Scope Rail-Mauser Yugo 98 22-250
bigfoot last edited by
Yep, they make them. Also for the longer 98 actions as well. The big question is your receiver drilled to match their hole spacing or do you have to go with a blank and have it drilled by a gunsmith? Yes and no. I bought a Farrell rail on a chance it would work on my 308 long action Turkish Mauser and it matched perfectly. The reason it did is because I originally had a Redfield one piece base installed and it shared the same screw pattern as Farrell's with the exception of an extra mounting hole in the rear of the Farrell base. I used it for several years without ever drilling and tapping the receiver for the extra hole and finally had it done when I had the barrel threaded for a suppressor. I don't think I just got lucky on that one I am pretty sure they designed it that way. Farrell isn't the only manufacturer of rails for Mauser's and I recently picked up two made by EGW for a couple of Yugo Mauser's I have. They are aluminum and not too pricey and not near as heavy as a Farrell. The one I tackled yesterday I knew was going to be a problem but I have something that will work but maybe not the best solution. The real way to do this one is with a blank and have it drilled. We'll call this southern engineering. You can see in the pictures this rifle has a two piece Redfield scope mount. The front holes in my receiver were the same spacing as the mount I bought but the back ones were not even close. I knew this when I ordered the rail and expected trouble so instead of altering the rifle I altered the rail. I ended up plugging the rear hole in the mount and drilling a new hole and counter bore centering the tapped hole in the receiver. Like I said southern engineering. It's a three screw set up and four would be better so it's obvious a blank would be the way to go. I had to do this in a drill press so I took a little shortcut. We'll see how it works. Farrell recommends bedding these rails to the receiver but I never did my 308. I have another Yugo that luckily has a Redfield one piece base and with any luck the EGW rail will sit right on it and attach in the existing holes minus one in the rear. In hindsight I believe I could have used along action base for this particular rifle and utilized the second rearward hole in the receiver. If I had a milling machine I would do it right. If.......If frogs could fly they wouldn't have a sore ass.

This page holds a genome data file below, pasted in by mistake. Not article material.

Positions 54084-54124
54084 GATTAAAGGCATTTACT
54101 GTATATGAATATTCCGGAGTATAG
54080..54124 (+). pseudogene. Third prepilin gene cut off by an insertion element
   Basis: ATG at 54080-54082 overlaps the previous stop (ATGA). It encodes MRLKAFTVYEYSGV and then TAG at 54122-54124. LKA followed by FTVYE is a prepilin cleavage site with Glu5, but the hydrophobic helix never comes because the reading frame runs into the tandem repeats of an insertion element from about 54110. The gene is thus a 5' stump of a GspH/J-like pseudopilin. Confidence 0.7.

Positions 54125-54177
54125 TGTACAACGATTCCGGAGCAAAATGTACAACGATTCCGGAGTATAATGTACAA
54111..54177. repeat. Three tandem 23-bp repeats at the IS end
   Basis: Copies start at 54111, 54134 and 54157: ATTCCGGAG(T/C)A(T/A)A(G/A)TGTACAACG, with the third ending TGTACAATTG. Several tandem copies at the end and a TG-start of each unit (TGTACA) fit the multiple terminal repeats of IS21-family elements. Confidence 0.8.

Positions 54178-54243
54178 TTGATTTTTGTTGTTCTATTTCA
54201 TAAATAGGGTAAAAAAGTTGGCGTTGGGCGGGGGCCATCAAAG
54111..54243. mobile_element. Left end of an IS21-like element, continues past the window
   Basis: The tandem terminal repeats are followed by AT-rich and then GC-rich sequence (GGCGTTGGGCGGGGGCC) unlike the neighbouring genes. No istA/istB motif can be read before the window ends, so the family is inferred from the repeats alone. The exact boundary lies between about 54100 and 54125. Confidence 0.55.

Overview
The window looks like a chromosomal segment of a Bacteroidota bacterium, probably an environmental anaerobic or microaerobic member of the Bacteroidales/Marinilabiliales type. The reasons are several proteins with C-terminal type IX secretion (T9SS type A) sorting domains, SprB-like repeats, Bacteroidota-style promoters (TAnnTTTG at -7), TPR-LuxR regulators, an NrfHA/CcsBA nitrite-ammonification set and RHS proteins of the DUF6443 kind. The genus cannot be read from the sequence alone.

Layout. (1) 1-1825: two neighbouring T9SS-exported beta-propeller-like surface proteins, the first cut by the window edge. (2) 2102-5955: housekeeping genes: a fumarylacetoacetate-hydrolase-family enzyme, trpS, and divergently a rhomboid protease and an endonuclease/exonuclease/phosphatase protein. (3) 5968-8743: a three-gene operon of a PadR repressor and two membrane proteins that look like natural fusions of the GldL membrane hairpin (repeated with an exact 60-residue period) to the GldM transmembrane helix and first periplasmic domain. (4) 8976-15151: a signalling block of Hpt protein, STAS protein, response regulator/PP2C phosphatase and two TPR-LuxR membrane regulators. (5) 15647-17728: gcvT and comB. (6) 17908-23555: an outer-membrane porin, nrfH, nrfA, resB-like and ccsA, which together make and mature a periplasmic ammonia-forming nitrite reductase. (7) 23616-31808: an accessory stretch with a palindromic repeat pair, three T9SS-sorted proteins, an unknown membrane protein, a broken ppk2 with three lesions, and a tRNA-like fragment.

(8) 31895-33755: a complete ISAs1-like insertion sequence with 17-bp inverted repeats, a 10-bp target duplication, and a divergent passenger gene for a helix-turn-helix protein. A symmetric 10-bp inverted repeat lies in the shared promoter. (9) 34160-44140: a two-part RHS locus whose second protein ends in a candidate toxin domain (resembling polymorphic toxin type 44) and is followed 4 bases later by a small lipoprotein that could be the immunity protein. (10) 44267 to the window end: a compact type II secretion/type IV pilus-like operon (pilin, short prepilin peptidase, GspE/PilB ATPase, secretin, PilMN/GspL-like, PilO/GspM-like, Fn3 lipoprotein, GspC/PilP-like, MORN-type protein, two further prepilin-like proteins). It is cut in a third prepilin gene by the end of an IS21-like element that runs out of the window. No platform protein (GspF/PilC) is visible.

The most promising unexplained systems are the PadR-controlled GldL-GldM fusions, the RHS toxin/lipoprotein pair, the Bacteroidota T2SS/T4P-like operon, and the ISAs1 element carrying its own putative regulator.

bigfoot last edited by
Well, I did the second one yesterday and it wasn't exactly a plug and play kind of thing. It had a Redfield/Leupold one piece base like most of the Mauser rifles I have that employ three mounting screws. The hole centering was the same with the exception of the rear hole and a little tweeking with a small round file fixed that. A pass through with a slightly larger bit for the through hole would have worked also. The problem was the stripper clip hump on the receiver. Some people grind all that garbage off when they use a military Mauser action and some leave it there, like me. Lazy. EGW designed these rails to be placed on the receiver with the leading edge .250 rearward of the front receiver ring so the mount clears the hump and you can do a four hole mount. That's what you want. I don't remember if I did the original drill and tap on this rifle or my buddy Dwight that did the barrel fitting and bolt forging but anyway it was too far forward and the rail hit the hump and only one hole could be used. Bummer. There is a couple of ways to drill and tap a Mauser receiver for either the Redfield type or the rails and I have done both. One is by measurement hopefully in a milling machine with a nice read out and a Kurt vice and snap jaws with built in parallels and the other is a fixture. The fixture can be used with a hand drill, yeah right. Or with a drill press. The only catch is the barrel has to be out of the action. I have done a couple with it and it wasn't any fun. I rigged up a vise in my drill press to mill this rail out so it would clear the hump and it worked. Just took a few minutes more and only have one screw in the rear of the rail however it's a hunting rifle and I don't see how it could fail. Happy Fourth.